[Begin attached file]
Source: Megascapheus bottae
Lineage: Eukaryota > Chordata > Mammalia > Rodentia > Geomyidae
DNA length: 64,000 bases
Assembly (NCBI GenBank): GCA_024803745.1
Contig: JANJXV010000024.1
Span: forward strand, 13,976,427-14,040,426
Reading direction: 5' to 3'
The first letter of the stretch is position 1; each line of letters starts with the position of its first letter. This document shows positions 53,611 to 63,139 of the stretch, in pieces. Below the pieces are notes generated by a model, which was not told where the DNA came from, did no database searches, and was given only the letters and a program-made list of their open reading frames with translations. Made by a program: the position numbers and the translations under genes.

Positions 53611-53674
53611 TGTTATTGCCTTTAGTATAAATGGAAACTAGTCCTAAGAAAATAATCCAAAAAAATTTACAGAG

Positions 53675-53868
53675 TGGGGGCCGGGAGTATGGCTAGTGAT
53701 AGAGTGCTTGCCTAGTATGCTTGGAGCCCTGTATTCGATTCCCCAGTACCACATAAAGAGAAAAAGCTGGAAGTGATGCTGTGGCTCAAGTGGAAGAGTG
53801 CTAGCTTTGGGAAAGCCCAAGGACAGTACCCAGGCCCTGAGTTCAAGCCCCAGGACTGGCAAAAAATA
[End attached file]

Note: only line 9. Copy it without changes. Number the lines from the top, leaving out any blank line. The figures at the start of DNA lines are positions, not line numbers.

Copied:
Positions 53611-53674